Every member will be in office for the time period as specified in the order of the president, but is eligible for reappointment provided he has, by means of a letter addressed to the president, resigned his office.
- Salaries and Allowances of the members
The members of the Commission shall provide full- time or part- time service to the Commission, as the president specifies in his order. The members shall be paid Salaries and Allowances as per the provisions made by the Central Government. So far, 13 Finance commissions(v. kelkar) have submitted their recommendations. More or less, all of them have been accepted by the Union Government.
Finance Commissions appointed so far 
So far 14 Finance Commissions have been appointed which are as follows:
|Finance Commissions Appointed|
|Finance Commission||Year of Establishment||Chairman||Operational Duration|
|Sixth||1972||K. Brahmananda Reddy||1974–79|
|Eighth||1983||Y. B. Chavan||1984–89|
|Tenth||1992||Late shri K.C. Pant||1995–2000|
|Fourteenth||2012||Y. Venugopal Reddy||2015–2020|
Finance Commissions, their Terms of Reference and Recommendations 
- First Finance Commission
The First Finance Commission was appointed by the president on 20 November 1951, which was chaired by Mr. K.C. Neogy. Other members of the commission included Mr. V.P. Menon, Mr. R. Kaushalendra Rao, Dr. BK Madan and Mr. M.U. Rangachari. After Mr. V.P. Menon's resignation on 18 February 1952, Mr. V.L. Mehta was appointed as a member. The commission was asked to make recommendations regarding:
- Allocations of income tax and Union Excise Duties and tax sharing.
- Amounts payable as Grants- in-Aid to the States in need of Assistance under the ‘substantive portion of Clause 1 of Article275’.
- Grants-in-Aid to certain States in lieu of their share of export duty on jute and jute products according to Article 273 # Continuation or adjustment of the terms of agreement with Part B States under Article 278 (1) or under Article 306.
- The share of States in the proceeds of income tax was to be 55 per cent.
- The First Commission recommended that shares of States in the Union excise duties be 40 per cent of the proceeds of the tax on three commodities, 25 per cent of the proceeds of the tax on eight commodities and 20 per cent of the proceeds of the tax on 35 commodities, respectively.
- As far as Horizontal Distribution is concerned, overwhelming weightage is given to Population (80%). Only residual weightage of 20% given to contribution.
- No recommendations regarding grants for meeting capital requirements of the state were made by the commission.
- The Commission provided Grants in- Aid (under Article 273) to only four states, namely, Assam Bihar, Orissa and West Bengal. However, Grants were provided to many states under Substantive Portion of Article 275 (1) and under the head of Primary education grants.
All recommendations made by the commission were accepted by the Union Government.
- Second Finance Commission
The Second Finance Commission was constituted by president Rajendra Prasad, on 1 June 1956. The Commission was chaired by Shri K. Santhanam and consisted of Shri Ujjal Singh, Shri L.S. Misra (Retired Chief Justice, Hyderabad), Shri M.V. Rangachari and Dr. B.N. Ganguli, as its other members.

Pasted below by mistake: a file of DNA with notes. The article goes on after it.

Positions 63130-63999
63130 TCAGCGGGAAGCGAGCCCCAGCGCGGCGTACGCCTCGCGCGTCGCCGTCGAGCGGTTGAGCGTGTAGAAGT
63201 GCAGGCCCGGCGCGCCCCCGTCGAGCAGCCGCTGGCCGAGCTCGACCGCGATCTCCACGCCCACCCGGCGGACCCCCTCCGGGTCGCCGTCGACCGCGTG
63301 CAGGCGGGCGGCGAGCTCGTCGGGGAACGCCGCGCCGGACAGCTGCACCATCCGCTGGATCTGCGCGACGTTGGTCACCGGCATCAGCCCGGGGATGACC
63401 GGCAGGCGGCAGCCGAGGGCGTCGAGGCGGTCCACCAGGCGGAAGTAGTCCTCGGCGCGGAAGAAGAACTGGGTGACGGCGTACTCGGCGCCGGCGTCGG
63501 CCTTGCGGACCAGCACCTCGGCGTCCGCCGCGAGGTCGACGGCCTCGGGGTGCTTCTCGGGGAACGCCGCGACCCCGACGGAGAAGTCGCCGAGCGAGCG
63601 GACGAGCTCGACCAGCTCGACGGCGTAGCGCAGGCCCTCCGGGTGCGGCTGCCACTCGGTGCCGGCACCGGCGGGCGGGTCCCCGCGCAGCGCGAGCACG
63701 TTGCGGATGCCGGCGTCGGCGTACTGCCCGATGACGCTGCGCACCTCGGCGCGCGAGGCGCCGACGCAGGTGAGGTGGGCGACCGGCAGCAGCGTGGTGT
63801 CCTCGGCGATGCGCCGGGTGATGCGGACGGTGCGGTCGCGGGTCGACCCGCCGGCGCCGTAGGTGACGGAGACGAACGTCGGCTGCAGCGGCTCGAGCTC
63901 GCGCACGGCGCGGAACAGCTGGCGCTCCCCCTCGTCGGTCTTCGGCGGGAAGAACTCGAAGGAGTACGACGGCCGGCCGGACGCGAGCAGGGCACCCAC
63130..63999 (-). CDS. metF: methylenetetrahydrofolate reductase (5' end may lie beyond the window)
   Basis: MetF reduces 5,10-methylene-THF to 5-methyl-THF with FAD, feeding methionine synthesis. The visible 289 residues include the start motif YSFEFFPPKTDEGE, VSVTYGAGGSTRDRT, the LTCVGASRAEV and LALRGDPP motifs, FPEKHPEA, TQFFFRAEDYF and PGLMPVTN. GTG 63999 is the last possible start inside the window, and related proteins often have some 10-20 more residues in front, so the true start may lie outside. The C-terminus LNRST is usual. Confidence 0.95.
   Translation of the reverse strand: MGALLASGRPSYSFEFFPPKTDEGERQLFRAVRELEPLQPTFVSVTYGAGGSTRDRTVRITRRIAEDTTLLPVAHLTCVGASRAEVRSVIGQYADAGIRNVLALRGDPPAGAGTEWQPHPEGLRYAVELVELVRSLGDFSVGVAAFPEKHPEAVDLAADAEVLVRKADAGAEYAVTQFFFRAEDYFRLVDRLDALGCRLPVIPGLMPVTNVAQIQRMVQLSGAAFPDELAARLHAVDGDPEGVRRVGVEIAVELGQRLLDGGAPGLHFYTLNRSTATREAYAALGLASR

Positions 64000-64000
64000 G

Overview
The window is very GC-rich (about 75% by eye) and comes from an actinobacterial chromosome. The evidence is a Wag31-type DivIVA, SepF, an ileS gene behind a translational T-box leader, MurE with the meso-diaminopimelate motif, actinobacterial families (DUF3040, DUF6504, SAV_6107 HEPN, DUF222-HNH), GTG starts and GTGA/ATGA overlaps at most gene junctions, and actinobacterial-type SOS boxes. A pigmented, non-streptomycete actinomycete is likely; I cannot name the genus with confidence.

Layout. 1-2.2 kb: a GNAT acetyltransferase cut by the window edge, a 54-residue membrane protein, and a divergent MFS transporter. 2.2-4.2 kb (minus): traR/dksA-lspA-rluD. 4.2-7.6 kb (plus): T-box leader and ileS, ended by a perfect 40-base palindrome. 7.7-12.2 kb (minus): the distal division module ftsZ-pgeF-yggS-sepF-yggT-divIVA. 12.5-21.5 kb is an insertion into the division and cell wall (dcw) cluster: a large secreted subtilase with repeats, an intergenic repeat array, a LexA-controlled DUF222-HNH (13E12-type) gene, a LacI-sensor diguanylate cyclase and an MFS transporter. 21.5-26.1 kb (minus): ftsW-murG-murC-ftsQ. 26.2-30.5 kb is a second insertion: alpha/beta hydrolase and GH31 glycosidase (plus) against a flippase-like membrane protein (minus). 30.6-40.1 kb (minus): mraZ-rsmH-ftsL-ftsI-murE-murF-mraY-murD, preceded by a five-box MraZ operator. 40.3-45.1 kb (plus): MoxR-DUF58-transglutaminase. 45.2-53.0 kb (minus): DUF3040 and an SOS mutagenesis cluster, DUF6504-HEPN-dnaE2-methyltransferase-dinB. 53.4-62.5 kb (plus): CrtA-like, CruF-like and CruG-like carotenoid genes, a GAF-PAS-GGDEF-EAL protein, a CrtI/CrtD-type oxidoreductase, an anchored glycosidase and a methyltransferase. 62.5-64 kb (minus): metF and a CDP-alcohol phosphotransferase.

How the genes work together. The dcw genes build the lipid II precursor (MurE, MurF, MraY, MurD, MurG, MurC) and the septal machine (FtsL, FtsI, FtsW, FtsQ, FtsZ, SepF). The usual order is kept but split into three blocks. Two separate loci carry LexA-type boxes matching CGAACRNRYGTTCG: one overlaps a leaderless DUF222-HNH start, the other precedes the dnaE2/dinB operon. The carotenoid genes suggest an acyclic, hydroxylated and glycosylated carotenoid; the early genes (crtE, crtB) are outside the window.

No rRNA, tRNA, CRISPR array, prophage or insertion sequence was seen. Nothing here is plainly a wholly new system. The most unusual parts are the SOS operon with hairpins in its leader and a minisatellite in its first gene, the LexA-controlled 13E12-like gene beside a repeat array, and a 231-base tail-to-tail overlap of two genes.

The Commission was asked to make the following recommendations:
- Grants-in-Aid to certain States, in need of assistance under Article 275, having regard to the requirements of Second Five Year Plan and the efforts made by those states to raise additional revenue.
- Allocation of Estate Duty and Tax on Railway Passenger Fares proposed to be levied by the Railway Passenger Fares Bill, 1957, introduced in the Lok Sabha on 15 May 1957.
- Grants-in-Aid to the States of Assam, Bihar, Orissa and West Bengal, to compensate for their share of the export duty on jute and jute products as per Article 273.
- The principles which should govern the distribution under article 269 of the net proceeds of estate duty in respect of property other than agricultural land, levied by the Government of India in the States within which such duty is leviable.
- Revisions, if any, of the rates of interest on loans made by the Centre to the States between 15 August 1947 to 31 March 1956 and their terms of repayment. The phenomenal growth of the Union loans to the States justified such adjustments.
- Apportionments of the net proceeds of the additional Excise Duties proposed to be levied in view of States’ Sales Taxes on the mill made textiles, sugar and tobacco, and the amounts which should be assured to the States as the income now derived by them from the levy on these commodities and the States Sales Tax (which is to be replaced by the additional duty of excise).
With regard to the distribution of Income Tax, the Commission made the following recommendations:
- Despite the receding contribution by the Income Tax to the devolution of revenue to the States, the Commission recommended an increase in the per cent of the net proceeds to the States from 55 to 60, and the share of the Union Territories should be 1 per cent.
- It was recommended that the distribution of the share of Income tax among the States should be 10 per cent on the basis of collection and 90 per cent of the basis of population, thereby giving greater importance to population than it was earlier.
As far as the allocation to the States from the Union duties of excise on matches, tobacco, vegetable products, tea, coffee, sugar, paper and vegetable non-essential oils was concerned, the Commission considered that it should be 25 per cent.
The table below summarizes what each State was to expect in each of the five years starting from 1 April 1957 under the Second Finance Commission’s recommendations: